August 18, 2006

"Smoke now, burn later." Mortal sin alert: ALL tobacco exposure is bad, not just for the lungs, but also for the heart ... and the soul.

It affects lethally the body of one who smokes or chews it.

Lung cancer, oral cancer, heart attacks....

Tobacco smoke also compromises the health of those who are near a smoker.

Because tobacco is proven to be harmful to one's health and life— and also to that of others nearby— using tobacco can be a sin, even a mortal sin.

"Thou shalt not kill!"

Smoke now, burn later.
"Researchers at McMaster University in Ontario found that any form of tobacco increased the risk of heart attack. For example in heavy smokers the risk of heart attack tripled as compared to non-smokers. In light smokers, who smoked 8-10 cigarettes a day, the risk of heart attack doubled."
Read the complete article online.
Click HERE for it.


Blogger Flambeaux said...


Thanks for the reminder to have a cigar this evening.

9:10 AM  
Blogger Father Stephanos, O.S.B. said...

"Flambeaux"-- that's French for "torches".

"Smoking Torches"?

9:31 AM  
Blogger Flambeaux said...

Oui. *grin*

Although, given the heat around here lately, these torches haven't been smoking much.

11:07 AM  
Blogger Mac McLernon said...

smoking = increased risk of heart disease = sin

I think the reasoning might be faulty here...

Eating high-cholesterol foods puts me at increased risk of a heart attack. Does this mean that every time I eat a chicken kiev / bacon sandwich / cream cake (or whatever) I'm committing a mortal sin?

5:15 PM  
Blogger Father Stephanos, O.S.B. said...

Mac McLernon,

Food is a necessity.

Tobacco is not.

Some foods contain an immoderate or intemperate amount of substances (like cholesterol) that can be harmful to one's health.

Other foods contain only such minute amounts of potentially harmful substances (again, like cholesterol) that eating such foods does not threaten health.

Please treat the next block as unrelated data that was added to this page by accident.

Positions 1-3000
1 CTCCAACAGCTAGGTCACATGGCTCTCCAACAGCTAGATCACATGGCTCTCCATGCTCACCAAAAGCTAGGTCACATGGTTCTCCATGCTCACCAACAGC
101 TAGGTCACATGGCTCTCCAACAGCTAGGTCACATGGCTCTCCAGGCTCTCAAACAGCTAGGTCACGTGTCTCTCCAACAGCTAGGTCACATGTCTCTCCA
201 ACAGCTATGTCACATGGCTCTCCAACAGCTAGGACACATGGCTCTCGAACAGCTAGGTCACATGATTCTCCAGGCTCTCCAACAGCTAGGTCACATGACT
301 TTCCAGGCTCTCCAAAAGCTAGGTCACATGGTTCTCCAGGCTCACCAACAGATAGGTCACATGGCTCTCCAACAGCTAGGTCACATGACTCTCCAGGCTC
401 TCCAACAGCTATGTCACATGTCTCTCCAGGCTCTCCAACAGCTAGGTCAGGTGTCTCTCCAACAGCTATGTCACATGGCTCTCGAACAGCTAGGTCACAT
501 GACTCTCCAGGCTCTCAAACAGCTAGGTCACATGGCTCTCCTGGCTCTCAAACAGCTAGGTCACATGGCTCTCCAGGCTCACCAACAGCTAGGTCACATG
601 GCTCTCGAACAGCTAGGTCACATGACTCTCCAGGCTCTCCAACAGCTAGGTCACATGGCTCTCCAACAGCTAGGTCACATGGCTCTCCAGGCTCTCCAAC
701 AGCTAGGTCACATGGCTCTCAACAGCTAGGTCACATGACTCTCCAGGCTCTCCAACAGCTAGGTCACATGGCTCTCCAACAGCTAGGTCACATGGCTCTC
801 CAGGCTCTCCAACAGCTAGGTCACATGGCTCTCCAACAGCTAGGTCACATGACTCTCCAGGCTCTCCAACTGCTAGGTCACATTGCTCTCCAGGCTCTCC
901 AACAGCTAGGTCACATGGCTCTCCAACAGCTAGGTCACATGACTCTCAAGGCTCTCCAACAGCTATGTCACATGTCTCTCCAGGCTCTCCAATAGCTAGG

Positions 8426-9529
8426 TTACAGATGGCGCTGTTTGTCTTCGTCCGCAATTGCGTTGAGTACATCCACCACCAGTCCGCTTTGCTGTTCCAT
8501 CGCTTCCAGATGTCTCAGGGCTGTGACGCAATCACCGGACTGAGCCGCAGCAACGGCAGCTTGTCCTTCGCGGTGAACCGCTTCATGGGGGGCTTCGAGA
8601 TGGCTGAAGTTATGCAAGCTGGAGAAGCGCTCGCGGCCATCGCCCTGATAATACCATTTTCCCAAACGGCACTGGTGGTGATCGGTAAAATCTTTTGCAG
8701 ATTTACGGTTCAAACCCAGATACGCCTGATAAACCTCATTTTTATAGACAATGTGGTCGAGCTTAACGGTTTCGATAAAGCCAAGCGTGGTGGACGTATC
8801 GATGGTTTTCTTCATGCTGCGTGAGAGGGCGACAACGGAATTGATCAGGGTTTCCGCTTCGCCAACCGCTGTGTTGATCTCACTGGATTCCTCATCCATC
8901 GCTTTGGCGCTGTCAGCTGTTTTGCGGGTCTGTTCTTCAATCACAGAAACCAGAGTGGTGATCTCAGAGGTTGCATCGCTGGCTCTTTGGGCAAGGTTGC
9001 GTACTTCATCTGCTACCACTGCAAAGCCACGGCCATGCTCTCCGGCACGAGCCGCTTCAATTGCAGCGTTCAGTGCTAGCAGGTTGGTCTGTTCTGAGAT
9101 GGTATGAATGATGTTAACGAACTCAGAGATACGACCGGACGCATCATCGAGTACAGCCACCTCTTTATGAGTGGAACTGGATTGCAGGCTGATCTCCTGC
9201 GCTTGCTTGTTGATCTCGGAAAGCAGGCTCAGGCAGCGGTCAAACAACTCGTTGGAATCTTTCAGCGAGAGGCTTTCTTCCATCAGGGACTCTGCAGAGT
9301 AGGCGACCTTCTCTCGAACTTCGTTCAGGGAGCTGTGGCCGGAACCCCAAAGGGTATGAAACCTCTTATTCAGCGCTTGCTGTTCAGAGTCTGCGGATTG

All foods, if eaten in immoderate amounts, can be harmful to health. Eating insufficient amounts of food is also harmful to health.

In regards to the physical and moral necessity of eating food, the cardinal virtue of moderation (also called "temperance") comes into play.

Since tobacco is unnecessary to the health of the body, and since tobacco always has toxic effects, the cardinal virtue of moderation requires that one never use tobacco.

Besides moderation, two other cardinal virtues also call for the refusal of tobacco: prudence (also called "wisdom" or "discernment") and justice (which recognizes one's obligations to God, neighbor and self).

For those struggling to overcome either social or addictive pressures to use tobacco, the remaining cardinal virtue comes into play: courage (also called fortitude).

5:49 PM  
Anonymous Anonymous said...

I'm not smart enough to dismantle your argument, Father, but something inside me is calling BS on that one.

7:28 PM  
Blogger Angela Messenger said...

If the good Lord meant us to smoke he'd have put chimneys on the tops of our heads.

7:49 PM  
Blogger dilexitprior said...

I've come across more than one examination of conscience with smoking in it. In any case willfully causing self-harm or self-mutilation is certainly sinful (and it's not too difficult to see the connection between these and smoking).

8:34 AM  
Blogger dilexitprior said...

When I received a link to this image today forwarded to me by my mom who works for a Public Health Clinic and is involved in the Anti-Tobacco Initiative as a dental hygienist it made me think of this post.

It's the painted ceiling in a smoking room. It's even got Catholic content.

4:09 PM  

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